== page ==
Bloat is a condition that every German Shepherd owner should familiarise themselves with, as prompt treatment can mean the difference between life and death. Episodes of bloat can occur for no particular reason, and symptoms will come on rapidly. Affected dogs will be highly distressed and may pant and retch. Owners will notice that their pet’s abdomen is suddenly very distended or ‘bloated.’ On an X-ray, vets will see a stomach that is filled with air, and that may be rotated.
Prompt intervention is necessary. All animals will require their stomach to be decompressed and may need shock therapy. Those patients whose stomach has rotated on its axis will need emergency surgery to correct this. A procedure whereby the stomach is tacked down may be performed at the same time to reduce the risk of a recurrence.
Seizures (also called ‘fits’) are relatively common in dogs. While there can be many causes of seizures, such as toxin ingestion, brain tumours or liver failure, those dogs that have seizures for no known reason are said to suffer from epilepsy. As such, epilepsy is a diagnosis of exclusion, and dogs will require wide-ranging investigations before it can be confirmed that they have epilepsy.
Very mild cases of epilepsy may be simply monitored, but most animals will require daily anti-seizure medication. During a seizure, it is advised that dogs are left in quiet, dark rooms and that owners do not approach their mouth, as they may bite.
Pannus is also known as superficial keratitis, and it is an immune-mediated disease that results in pink tissue growing on the surface of one or both of the eyes. Over time, lesions become more profuse, and there may be extensive scarring. It is thought that UV light and cigarette smoke may worsen this condition. Most dogs are treated with steroid-based eye drops, which can halt the progression of the disease.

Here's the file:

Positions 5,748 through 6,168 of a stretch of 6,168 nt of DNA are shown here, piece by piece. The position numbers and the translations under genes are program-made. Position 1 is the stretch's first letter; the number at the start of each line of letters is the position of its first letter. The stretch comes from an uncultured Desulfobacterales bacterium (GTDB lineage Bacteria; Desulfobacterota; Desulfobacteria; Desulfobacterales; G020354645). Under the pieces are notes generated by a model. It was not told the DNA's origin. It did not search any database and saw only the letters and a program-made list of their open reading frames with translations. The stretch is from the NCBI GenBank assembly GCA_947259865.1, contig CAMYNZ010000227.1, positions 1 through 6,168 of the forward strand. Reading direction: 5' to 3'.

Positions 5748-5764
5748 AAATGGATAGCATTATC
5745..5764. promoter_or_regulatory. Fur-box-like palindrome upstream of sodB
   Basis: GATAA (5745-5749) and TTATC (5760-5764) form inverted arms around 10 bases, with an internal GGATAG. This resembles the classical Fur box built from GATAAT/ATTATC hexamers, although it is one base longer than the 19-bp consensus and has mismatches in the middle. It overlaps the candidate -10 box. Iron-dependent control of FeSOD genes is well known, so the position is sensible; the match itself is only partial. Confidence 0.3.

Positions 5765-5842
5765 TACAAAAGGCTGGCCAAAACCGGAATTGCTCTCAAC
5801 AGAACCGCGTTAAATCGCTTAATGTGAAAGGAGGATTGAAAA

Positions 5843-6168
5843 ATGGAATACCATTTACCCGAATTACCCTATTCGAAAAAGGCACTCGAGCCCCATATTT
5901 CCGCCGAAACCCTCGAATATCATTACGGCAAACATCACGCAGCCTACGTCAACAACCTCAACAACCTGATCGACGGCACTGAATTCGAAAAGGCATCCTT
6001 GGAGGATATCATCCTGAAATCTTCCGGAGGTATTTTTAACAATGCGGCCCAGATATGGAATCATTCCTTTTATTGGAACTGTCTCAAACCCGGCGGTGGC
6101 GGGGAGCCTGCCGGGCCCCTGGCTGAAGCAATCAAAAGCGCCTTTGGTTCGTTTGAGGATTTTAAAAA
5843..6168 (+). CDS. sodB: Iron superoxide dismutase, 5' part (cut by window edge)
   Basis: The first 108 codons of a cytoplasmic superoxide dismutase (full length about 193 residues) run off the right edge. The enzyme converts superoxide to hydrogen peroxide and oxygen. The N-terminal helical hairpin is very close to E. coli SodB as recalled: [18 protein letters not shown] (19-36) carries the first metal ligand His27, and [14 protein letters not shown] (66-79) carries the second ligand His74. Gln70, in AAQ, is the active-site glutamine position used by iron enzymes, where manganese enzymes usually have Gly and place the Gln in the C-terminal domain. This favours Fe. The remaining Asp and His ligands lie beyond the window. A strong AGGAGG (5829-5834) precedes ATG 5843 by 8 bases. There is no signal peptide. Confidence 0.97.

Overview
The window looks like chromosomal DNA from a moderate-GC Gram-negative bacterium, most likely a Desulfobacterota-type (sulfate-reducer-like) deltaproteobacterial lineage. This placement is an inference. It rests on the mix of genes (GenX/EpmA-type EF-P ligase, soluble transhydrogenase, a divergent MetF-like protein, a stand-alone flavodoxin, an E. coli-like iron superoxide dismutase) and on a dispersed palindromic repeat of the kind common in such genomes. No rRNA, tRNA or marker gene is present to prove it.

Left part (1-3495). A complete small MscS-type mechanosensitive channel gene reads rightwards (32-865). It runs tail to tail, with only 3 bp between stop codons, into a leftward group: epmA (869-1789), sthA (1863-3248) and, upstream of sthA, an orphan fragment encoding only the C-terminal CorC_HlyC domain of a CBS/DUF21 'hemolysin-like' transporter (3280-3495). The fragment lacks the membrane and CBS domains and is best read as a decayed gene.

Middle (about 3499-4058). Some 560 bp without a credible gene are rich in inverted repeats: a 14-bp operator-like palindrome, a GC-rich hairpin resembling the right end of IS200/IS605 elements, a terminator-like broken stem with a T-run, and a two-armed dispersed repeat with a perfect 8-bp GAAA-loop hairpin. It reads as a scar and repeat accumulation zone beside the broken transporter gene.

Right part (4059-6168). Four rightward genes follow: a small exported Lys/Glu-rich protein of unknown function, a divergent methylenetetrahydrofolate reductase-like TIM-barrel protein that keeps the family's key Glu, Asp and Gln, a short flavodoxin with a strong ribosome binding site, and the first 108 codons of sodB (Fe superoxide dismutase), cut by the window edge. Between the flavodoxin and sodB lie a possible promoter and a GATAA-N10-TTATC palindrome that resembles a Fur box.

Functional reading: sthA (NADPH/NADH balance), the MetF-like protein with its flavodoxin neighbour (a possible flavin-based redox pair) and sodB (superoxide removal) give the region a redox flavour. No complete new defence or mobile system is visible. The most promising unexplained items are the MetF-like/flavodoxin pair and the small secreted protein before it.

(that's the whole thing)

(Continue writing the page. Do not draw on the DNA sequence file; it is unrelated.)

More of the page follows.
Recent research has found that German Shepherds’ early neutering (spay or castration) is linked to some health risks (Hart et al., 2016). The study found that neutering young dogs before one year of age increased the dog’s risk of developing one or more joint disorders (particularly cruciate ligament disease). Early neutered dogs were also more prone to some types of cancer, and female dogs were more prone to developing urinary incontinence.
Exercise and Activity Levels
German Shepherds are extremely active dogs and require a minimum of 2 hours of exercise per day, including some on lead walking, as well as of lead. They are strong and agile and enjoy all manner of canine sports, including walking, jogging, swimming, and agility training.
It is very important to give German Shepherds a sense of purpose, so agility training is ideal for keeping them mentally stimulated and challenged. Chasing balls, catching frisbees, riding alongside you as you bicycle – these are all great activities for this active breed. Without the correct exercise and mental stimulation, German Shepherds can become bored and sometimes destructive in the home.
German Shepherds are heavy shedders and should be regularly brushed if you want to avoid having too much hair shed around the house. As with other breeds, bathing should only be as necessary, as too many baths diminish the natural oils of the skin and cause irritation. Ears should be checked regularly and cleaned if essential, and nails should be trimmed if needed. However, regular walking along the pavement should do this naturally.
Famous German Shepherds
Here we provide a few examples of German Shepherds in popular culture:
- Strongheart was a German-bred German Shepherd who was sent to America after WWI and became one of America’s first canine film stars.
- Rin Tin Tin was a German Shepherd born in France during WWI. He was rescued as a puppy and his mother and the rest of the litter by an American soldier. Rin Tin Tin was taken back to America and subsequently went on to have an extensive Hollywood film career.
- Inspector Rex (Kommissar Rex) was a long-running TV series set in Austria, with a German Shepherd named Rex as the main character.
- Other movies that have featured German Shepherds include: I Am Legend, K-9, Rin Tin Tin, Sulta, Ace of Hearts, The Hills Have Eyes, and many more
- Many individual German Shepherd has been recognized for acts of bravery in real-life situations
German Shepherds have been crossed with a variety of breeds. However, few official crossbreeds exist, except for the Alaskan Shepherd, a mix of German Shepherd and the Alaskan Malamute.